- Proposal outlines Biden’s priorities as Congress prepares to negotiate budget…
- Would be the highest sustained level of spending since World War II…
- Federal debt to hit record-high…
President Joe Biden unveiled a massive budget proposal for fiscal year 2022.
The White House Office of Management and Budget released the budget proposal today. You can read it here.
It’s the largest federal spending plan proposed by any president in history and comes amid an already surging federal deficit.
Under Biden’s proposal, total federal spending would rise to $8.2 trillion by 2031.
Breaking Down the Spending Plan
The Biden administration’s budget proposal serves as a blueprint for Congress on what the President’s priorities are as they negotiate the final spending bill to be passed later this year.
The plan is being praised by Democrats and slammed by Republicans as the two parties disagree on big government spending.
The White House says the proposal is focused on boosting the American middle class and improving the country’s infrastructure.
Those two plans include $200 billion over 10 years to provide free preschool to Americans and $109 billion for two years of free community college.
They also include $225 billion of funding to subsidize child care for all children under 5-years-old and $225 billion over the next decade to create a national family and medical leave program.
But the traditional and so-called “human infrastructure” plans are already facing fierce pushback from Republicans with heated negotiations underway to come to a compromise on infrastructure.
OMB spokesman Robert Freidlander said the proposal would also fund “the president’s proposals to reinvest in research, education, clean energy, public health, and other critical priorities.”
Biden’s plan calls to expand funding for Title I, which is a federal program for schools with large concentrations of low-income students.
The White House budget outline includes $36.5 billion for the program, up from the current $20 billion.
The administration says that additional funding would be used to pay teachers more, expand access to preschool, and decrease inequities in U.S. education.
Notably absent from the budget proposal is funding for student loan forgiveness.
President Biden endorsed student loan forgiveness on the campaign trail but has tightened his support since taking office.
The President has told Democrats he will only support up to $10,000 of forgiveness for student loans and he wants Congress to draft the bill separate from the budget.
Discretionary spending under the plan would rise by 8.4%, or $118 billion, from the $1.4 trillion authorized by Congress last year.
Nondefense spending would jump 16% to $769.4 billion while defense spending would increase 1.7% to $753 billion.
The defense spending figure is higher than what progressives have pushed for and lower than what Republicans have called for in the past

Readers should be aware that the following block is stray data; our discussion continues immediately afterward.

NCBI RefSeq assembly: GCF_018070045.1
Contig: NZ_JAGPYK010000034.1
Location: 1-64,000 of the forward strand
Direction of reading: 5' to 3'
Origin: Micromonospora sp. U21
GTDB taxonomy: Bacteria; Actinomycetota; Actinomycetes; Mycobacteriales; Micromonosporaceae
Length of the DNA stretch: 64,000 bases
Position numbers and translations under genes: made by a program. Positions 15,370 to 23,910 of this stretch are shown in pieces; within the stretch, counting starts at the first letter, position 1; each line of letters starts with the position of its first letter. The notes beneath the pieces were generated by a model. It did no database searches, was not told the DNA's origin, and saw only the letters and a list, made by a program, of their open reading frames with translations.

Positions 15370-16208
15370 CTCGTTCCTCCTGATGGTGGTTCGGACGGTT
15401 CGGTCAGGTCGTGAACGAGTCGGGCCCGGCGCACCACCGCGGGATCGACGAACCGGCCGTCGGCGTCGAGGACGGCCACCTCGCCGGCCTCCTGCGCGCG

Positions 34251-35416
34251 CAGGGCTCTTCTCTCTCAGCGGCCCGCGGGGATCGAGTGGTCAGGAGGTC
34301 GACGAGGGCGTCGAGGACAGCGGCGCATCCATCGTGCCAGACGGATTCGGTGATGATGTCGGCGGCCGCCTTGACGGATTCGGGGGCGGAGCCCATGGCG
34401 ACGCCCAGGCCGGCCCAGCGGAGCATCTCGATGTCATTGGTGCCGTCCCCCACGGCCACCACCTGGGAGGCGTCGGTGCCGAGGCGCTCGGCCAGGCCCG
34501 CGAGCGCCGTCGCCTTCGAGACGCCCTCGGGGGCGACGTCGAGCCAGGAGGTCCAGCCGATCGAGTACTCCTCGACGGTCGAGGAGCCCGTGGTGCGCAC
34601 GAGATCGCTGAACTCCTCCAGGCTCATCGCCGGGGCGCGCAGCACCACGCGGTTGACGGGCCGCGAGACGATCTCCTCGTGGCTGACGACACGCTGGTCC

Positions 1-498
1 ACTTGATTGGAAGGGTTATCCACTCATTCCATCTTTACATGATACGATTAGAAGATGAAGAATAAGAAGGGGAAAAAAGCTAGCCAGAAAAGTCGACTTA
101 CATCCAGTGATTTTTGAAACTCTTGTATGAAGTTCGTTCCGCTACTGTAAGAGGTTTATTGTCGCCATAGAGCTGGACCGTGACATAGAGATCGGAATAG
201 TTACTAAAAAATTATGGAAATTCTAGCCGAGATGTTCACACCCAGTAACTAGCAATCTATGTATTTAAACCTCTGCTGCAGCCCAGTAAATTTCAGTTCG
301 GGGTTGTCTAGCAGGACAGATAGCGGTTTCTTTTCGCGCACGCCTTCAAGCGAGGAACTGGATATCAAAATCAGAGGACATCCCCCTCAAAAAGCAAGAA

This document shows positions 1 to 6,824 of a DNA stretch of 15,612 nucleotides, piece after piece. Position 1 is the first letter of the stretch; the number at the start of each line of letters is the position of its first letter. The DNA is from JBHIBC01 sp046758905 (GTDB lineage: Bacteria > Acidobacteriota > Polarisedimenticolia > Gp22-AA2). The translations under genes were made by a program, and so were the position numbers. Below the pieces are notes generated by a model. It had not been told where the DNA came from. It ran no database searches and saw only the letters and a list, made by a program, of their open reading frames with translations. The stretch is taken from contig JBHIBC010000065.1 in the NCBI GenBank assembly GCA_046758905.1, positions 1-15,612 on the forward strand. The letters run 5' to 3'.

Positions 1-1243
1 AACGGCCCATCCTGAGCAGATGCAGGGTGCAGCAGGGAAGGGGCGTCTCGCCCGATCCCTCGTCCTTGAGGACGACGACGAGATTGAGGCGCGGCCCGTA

Future of the Spending Proposal in Congress
Although Biden made his priorities clear in today’s proposal, Congress has the ultimate say on the final budget bill.
With Democrats controlling both the House and Senate, Biden’s priorities face strong odds of being approved.
But Democrats will likely need to give to Republicans on several issues to pass the 12 appropriations bills to fund the government.
GOP lawmakers have already balked at the sheer size of the President’s proposal which would be the nation’s highest sustained level of spending since World War II.
Chairman of the National Republican Senatorial Committee, Florida Senator Rick Scott, said, “It’s so typical of Democrats to think that they can tax and spend their way to success, but that could not be further from the truth. Joe Biden isn’t proposing a budget – he’s proposing a plan to bankrupt America.”
But Democrats say now is the right time to make large up-front investments with interest rates at record lows.
Senior Adviser to the President, Mike Donilon, said, “The American people understand that the economy we had before the pandemic left far too many people behind and that more and more families were finding that their grip on a middle-class life — and the security it affords — was precarious. They know we can’t afford to simply turn the clock back to where we were.”
The proposal comes as the federal deficit has surged to a record high after Congress passed six stimulus packages amid the pandemic.
The Treasury Department reported the U.S. government had a $226 billion budget deficit in April with the deficit hitting a record $1.932 trillion for the first seven months of fiscal 2021.
But even as the economy is expected to bounce back strong from COVID-19, Biden’s budget proposal would keep the deficit at record levels.
Under the proposal, the federal deficit would be $1.8 trillion in 2022 and by 2031 it would be nearly $1.6 trillion.
The $5.1 trillion in additional spending proposed by the White House over the next decade would push federal spending to about 25% of U.S. GDP.
During that same time, tax revenues would rise by $3.6 trillion and would be nearly 20% of GDP.
That equates to a net deficit of $1.4 trillion over the next 10 years and the Biden Administration says the deficit would begin to shrink in 2030.
Total government debt would rise to 117% of the size of the economy in 2031, officially exceeding the previous record set during World War II in 2024.
Congress has until the end of September to pass an omnibus package to fund the government in fiscal 2021.
It’s unclear how closely the final budget bill will align with Biden’s proposal, but today’s plan kicks off the negotiation process.
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